Seattle’s Best and I’m Not Talking Coffee Part I

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Last week a friend of mine and I took a four day trip to Seattle, Washington. They say August and September are the best months to visit. We had planned to see some Dale Chihuly art, watch a Mariners game, and eat, of course!

Eat is what we did and we did it well. Seattle is known to have fresh seafood so we thought we would give sushi a try. Our first night out, thanks to yelp, we found Nishino. With 4.5 stars and about 250 reviews, it seemed worth a shot. Many yelpers were suggesting the omakase. Omakase means “I’ll leave it to you” in Japanese. At a sushi restaurant, you are giving the Chef the authority to serve you whatever he chooses. I have never ordered omakase and thought there was no better time like the present.

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Course 1
The first plate had three pieces of fish beautifully presented. From left to right we had smelt nanban, uni on top of egg tofu, and hamachi with jalapeño, ginger salsa and a fried garlic chip. I could tell this was a great start to an amazing meal. I am not a fan of uni, but this one was awesome. The combination of the fresh uni on the soft egg tofu was sweet and just melted in my mouth.

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Course 2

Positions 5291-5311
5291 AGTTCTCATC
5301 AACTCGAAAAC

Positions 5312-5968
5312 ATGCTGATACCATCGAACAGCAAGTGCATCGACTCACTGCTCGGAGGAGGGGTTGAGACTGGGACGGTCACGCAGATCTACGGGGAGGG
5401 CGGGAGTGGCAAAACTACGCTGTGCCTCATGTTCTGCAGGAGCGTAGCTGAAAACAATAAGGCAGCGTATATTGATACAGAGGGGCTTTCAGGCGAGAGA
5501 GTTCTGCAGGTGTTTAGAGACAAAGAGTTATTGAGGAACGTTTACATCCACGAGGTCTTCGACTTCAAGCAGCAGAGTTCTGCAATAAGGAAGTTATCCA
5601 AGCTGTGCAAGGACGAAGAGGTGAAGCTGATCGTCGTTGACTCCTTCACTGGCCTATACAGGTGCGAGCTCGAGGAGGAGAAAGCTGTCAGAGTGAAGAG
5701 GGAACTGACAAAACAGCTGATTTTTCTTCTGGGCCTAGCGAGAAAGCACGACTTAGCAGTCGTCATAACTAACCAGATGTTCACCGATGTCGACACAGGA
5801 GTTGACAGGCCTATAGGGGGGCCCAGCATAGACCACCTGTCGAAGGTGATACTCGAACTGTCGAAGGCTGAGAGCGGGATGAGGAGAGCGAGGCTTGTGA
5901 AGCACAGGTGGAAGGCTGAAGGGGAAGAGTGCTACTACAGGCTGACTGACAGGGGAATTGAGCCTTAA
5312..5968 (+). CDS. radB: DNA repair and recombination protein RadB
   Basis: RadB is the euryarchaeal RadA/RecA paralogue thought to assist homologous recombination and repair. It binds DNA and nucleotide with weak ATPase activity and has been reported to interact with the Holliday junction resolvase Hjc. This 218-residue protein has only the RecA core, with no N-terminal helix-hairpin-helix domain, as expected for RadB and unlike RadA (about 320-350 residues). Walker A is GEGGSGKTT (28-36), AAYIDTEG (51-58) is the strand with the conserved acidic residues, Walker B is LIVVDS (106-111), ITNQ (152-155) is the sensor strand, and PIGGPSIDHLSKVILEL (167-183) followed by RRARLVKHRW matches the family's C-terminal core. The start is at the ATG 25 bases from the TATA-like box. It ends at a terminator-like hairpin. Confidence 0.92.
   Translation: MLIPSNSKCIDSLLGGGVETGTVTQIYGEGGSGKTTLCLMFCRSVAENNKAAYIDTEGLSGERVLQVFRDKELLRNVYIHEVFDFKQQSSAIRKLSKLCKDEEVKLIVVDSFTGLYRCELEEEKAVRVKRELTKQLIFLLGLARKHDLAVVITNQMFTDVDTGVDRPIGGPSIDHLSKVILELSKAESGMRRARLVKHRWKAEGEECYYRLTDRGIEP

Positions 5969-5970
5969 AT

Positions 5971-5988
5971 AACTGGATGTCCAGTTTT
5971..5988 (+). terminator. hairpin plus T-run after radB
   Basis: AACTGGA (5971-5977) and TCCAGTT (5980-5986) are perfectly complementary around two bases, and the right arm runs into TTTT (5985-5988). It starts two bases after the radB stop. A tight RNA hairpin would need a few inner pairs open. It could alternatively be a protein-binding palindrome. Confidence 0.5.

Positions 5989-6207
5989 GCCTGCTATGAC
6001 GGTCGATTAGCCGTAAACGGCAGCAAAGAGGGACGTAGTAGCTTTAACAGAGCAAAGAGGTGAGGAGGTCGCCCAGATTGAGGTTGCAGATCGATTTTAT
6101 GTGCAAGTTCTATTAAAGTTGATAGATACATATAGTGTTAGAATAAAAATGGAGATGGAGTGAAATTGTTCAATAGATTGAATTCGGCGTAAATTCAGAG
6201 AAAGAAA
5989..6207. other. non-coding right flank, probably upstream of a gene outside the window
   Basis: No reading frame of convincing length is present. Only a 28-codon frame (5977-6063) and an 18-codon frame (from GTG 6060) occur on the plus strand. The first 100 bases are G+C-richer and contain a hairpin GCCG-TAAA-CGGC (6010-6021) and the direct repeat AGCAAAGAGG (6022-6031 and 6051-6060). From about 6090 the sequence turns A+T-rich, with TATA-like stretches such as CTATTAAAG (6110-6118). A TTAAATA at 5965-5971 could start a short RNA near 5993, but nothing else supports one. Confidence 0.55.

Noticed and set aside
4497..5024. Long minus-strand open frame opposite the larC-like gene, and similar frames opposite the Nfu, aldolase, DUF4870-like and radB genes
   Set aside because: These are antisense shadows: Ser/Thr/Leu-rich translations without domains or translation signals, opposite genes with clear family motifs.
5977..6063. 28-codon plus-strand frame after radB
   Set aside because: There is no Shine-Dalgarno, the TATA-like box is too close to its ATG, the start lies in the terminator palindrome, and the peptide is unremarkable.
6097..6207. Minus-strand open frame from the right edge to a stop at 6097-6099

Amaebi ceviche with avocado, oranges, red onion, and jalapeño. The ceviche is topped with a shrimp head that is deep fried. I put the shrimp head aside and ate the ceviche. I was feeling adventurous so I ended eating the fried shrimp head minus the eyes. It was crispy and good.
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Course 3
Albacore tuna with an onion soy dressing on a bed of greens and lotus root chips. This was the only fish that Mori, our sushi chef said was from Seattle so I was looking forward to it. This was most delicious and next to the uni tofu was a winner.
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Course 4
Steamed Manila clams with enoki mushrooms and seaweed in a dashi broth. This dish puts your typical miso soup to shame.
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Course 5
Fried oysters and tempura French green beans. This may have been my least favorite dish although I enjoyed the variety.
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Course 6
Curry dusted pan seared halibut cheeks with cilantro aioli. I was amazed by the size of the cheeks. The cheeks on a fish are the sweetest and most tender part of a fish. I was beginning to get quite full, but still enjoyed the flavors of this dish.
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Course 7
Tuna, salmon, and scallop nigiri and tuna, white fish, and hamachi roll. We were on the home stretch now. There was no way I was going to eat the rice from the nigiri. I pulled the sashimi off and ate the tuna, salmon, and scallop. Salmon sashimi is my favorite, but I was a bit disappointed with this one. I’ve had better.
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Course 8
Mango, red bean, and raspberry white chocolate mochi ice cream with assorted fruits.
Although I was really full now, this beautiful dessert plate was put in front of us. I forced myself to eat the first bite of mochi, but I had no problem devouring my share.

This was one of my most amazing meals ever. Definitely my best Japanese meal. I loved the variety, the beauty, and the creativity of the omakase. For $60, it was a steal. I thought to myself, I could fly here to have dinner for about the same price as French Laundry! Well, that would be a little lavish, I guess it will have to be another trip to Seattle including a meal at Nishino.

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